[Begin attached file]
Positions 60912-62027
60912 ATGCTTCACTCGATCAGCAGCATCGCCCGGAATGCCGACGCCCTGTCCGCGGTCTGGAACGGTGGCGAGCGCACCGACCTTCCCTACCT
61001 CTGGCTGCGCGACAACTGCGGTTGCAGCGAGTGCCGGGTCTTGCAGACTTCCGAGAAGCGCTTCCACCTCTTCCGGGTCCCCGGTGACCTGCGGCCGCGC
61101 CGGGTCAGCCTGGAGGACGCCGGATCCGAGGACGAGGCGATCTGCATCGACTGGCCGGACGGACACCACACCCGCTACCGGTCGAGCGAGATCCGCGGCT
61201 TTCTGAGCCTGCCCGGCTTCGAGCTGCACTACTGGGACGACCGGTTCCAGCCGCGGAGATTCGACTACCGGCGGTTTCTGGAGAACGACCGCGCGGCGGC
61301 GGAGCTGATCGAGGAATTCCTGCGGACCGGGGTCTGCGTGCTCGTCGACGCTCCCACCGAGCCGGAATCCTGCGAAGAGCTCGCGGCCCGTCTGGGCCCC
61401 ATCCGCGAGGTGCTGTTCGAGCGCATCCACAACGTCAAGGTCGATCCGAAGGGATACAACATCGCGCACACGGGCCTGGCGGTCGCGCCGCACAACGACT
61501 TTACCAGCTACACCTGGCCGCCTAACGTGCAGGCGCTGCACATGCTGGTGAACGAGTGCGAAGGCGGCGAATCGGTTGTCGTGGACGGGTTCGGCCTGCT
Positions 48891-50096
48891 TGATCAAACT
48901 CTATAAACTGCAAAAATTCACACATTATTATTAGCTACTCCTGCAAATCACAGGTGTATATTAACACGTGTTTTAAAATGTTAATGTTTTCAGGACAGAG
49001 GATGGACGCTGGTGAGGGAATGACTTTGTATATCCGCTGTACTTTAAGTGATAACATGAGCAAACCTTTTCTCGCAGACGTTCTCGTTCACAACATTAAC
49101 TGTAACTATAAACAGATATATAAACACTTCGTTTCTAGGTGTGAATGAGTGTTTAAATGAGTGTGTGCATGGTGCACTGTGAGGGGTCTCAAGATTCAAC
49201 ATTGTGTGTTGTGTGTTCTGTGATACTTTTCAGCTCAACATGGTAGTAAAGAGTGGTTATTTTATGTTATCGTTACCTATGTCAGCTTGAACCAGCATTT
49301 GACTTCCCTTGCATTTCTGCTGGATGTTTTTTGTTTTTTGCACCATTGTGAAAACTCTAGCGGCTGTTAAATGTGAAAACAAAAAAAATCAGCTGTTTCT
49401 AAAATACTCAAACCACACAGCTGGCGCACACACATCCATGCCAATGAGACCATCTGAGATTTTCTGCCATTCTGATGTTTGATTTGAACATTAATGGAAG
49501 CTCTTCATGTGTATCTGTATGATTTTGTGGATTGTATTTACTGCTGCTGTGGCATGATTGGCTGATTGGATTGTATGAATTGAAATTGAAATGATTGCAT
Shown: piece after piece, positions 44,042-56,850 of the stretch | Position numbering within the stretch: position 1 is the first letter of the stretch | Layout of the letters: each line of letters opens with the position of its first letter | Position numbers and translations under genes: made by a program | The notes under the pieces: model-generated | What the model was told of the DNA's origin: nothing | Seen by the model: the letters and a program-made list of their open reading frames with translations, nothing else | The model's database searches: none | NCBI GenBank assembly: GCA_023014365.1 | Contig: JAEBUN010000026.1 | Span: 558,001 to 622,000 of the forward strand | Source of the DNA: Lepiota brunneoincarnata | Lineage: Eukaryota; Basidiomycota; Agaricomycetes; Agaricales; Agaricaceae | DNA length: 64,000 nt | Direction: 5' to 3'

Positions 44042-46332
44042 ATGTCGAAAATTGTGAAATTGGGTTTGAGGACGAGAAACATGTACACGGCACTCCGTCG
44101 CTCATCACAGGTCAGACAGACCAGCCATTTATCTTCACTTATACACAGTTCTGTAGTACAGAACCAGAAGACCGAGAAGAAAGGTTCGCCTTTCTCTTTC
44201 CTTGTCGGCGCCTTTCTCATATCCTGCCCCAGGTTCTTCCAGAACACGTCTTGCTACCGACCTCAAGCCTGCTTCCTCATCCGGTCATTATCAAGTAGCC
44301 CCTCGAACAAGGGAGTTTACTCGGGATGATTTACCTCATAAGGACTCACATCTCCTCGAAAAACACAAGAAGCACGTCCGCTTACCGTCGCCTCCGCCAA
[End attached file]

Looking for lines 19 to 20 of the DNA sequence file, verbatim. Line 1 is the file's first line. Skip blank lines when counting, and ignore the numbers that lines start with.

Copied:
Positions 44042-46332
44042 ATGTCGAAAATTGTGAAATTGGGTTTGAGGACGAGAAACATGTACACGGCACTCCGTCG